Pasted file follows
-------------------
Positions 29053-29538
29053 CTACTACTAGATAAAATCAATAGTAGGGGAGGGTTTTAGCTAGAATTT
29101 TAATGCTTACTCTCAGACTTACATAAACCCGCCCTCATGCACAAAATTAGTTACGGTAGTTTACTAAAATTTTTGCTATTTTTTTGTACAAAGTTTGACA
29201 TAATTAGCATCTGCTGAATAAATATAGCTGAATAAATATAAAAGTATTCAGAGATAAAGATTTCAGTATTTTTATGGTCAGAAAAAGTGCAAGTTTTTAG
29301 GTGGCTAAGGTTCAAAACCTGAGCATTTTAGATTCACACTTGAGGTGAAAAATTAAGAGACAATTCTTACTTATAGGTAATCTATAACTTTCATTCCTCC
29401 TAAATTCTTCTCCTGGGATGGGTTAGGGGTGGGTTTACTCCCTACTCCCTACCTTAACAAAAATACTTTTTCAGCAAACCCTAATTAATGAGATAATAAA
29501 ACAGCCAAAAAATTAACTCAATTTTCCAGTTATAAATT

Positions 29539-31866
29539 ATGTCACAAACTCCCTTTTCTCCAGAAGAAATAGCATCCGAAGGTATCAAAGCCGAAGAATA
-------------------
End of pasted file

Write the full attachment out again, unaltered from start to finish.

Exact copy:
Positions 29053-29538
29053 CTACTACTAGATAAAATCAATAGTAGGGGAGGGTTTTAGCTAGAATTT
29101 TAATGCTTACTCTCAGACTTACATAAACCCGCCCTCATGCACAAAATTAGTTACGGTAGTTTACTAAAATTTTTGCTATTTTTTTGTACAAAGTTTGACA
29201 TAATTAGCATCTGCTGAATAAATATAGCTGAATAAATATAAAAGTATTCAGAGATAAAGATTTCAGTATTTTTATGGTCAGAAAAAGTGCAAGTTTTTAG
29301 GTGGCTAAGGTTCAAAACCTGAGCATTTTAGATTCACACTTGAGGTGAAAAATTAAGAGACAATTCTTACTTATAGGTAATCTATAACTTTCATTCCTCC
29401 TAAATTCTTCTCCTGGGATGGGTTAGGGGTGGGTTTACTCCCTACTCCCTACCTTAACAAAAATACTTTTTCAGCAAACCCTAATTAATGAGATAATAAA
29501 ACAGCCAAAAAATTAACTCAATTTTCCAGTTATAAATT

Positions 29539-31866
29539 ATGTCACAAACTCCCTTTTCTCCAGAAGAAATAGCATCCGAAGGTATCAAAGCCGAAGAATA